Two Separate Issues

    Maybe I'm missing something, but I see 2 separate issues here. AT&T discounts the price of phones in return for a service contract of 1-2 years. It is like financing part of the price of the new phone. The ETF should pay off the loan, compensate them for the lost revenue that would have paid for the H/W discount. ETFs are often lump sums that feel proportionately larger and more unfair as the contract nears its end, but that is a topic for another discussion. There is nothing basically wrong with the concept of ETF (in spite of some greedy examples).

    The second issue is the way Apple wants to lock iPhone users to AT&T, probably due to the service usage kick-back mentioned in other posts. They want their revenue stream, too. In the same way, AT&T and other wireless providers want to lock the hardware they sell to using their service. This is one of the real problems I see with wireless phone service. Wireless providers want to rake in money without having to compete for it so they create hidden debt to lock-in customers.

    In some ways this is like the mail-in rebates we have become used to seeing in many retail situations. I would rather see a fair price for the phone which I am then free to connect to any compatible service. Don't try to trick me with an artificially low price. The service provider should also offer better rates for people who are not expecting them to finance part of the cost of the phone.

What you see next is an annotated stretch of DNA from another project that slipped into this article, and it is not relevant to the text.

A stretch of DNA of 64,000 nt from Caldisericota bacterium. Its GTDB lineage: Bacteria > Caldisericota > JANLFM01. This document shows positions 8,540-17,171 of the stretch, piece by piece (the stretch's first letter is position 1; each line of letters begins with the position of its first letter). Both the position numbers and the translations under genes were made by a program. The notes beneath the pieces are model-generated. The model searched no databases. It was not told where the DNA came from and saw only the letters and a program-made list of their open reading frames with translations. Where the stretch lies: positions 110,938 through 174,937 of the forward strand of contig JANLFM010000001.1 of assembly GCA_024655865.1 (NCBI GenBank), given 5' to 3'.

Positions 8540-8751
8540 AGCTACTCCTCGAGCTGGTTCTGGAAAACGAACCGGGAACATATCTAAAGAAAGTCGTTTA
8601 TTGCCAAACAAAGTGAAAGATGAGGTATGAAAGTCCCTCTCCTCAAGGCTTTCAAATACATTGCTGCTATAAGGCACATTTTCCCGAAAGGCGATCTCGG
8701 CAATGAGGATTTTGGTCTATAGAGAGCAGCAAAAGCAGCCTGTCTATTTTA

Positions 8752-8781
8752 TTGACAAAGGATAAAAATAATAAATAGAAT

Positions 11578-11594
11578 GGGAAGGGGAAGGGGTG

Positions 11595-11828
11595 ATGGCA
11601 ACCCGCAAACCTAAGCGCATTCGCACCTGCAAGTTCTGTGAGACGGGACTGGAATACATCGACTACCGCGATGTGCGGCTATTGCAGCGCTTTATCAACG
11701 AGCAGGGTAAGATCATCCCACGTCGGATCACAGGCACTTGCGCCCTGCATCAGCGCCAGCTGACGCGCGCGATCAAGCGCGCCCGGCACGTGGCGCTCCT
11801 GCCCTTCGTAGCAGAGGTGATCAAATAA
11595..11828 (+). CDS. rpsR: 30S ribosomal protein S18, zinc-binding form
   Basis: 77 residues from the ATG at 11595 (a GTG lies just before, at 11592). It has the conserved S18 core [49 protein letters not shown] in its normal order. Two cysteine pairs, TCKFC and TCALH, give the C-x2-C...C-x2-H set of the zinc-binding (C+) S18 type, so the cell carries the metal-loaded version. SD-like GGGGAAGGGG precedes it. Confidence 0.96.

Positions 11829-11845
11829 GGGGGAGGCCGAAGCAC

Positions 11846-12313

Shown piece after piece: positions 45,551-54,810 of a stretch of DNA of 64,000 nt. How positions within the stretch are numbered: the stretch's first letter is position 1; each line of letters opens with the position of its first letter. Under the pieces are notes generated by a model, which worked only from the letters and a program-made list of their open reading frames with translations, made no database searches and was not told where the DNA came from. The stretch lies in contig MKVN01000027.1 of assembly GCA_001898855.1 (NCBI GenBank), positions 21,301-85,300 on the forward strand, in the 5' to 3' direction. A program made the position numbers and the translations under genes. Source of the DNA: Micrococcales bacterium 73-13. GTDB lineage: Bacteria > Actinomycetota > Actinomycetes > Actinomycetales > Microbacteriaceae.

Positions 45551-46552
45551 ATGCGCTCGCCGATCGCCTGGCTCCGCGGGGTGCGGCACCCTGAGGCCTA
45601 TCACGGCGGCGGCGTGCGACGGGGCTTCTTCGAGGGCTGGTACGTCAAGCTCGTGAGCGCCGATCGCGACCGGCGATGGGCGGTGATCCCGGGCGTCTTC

I should be able to do anything I want with hardware I purchase, but it's not mine until it is paid off (at the end of the service contract that financed it). Why won't Apple unbundle iPhones from specific service providers? Many people would be willing to pay for an open iPhone just because it's an Apple.

     

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  11.  
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    Shawn Nunley, CISSP, Oct 12th, 2007 @ 4:06pm

    Apple makes money on AT&T service, not just the iP

    Apple isn't interested in selling phones as much as they are interested in getting a slice of the multi-billion dollar telecoms revenue the phone generate.

    People seem to be missing that point. Apple is selling a revenue generator, not a phone. It's Apple's way of entering the telecoms market. They are getting thousands (not hundreds) of dollars per phone sold. Get it?

    That model breaks if the phones are free (unlocked) to use any carrier.

     

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  12.  
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    sammy colbert, Oct 17th, 2007 @ 8:51pm

    Why don't people just buy another phone? I mean if you don't like Apple's deal with the iPhone get another phone and pick another carrier. While I don't agree with Apple's policies as of late (and we though Microsoft was bad), I don't understand why consumers thing Apple owes them something. You don't have to buy an iPhone and you don't need to do business with Apple.

     

    reply to this | link to this | view in thread ]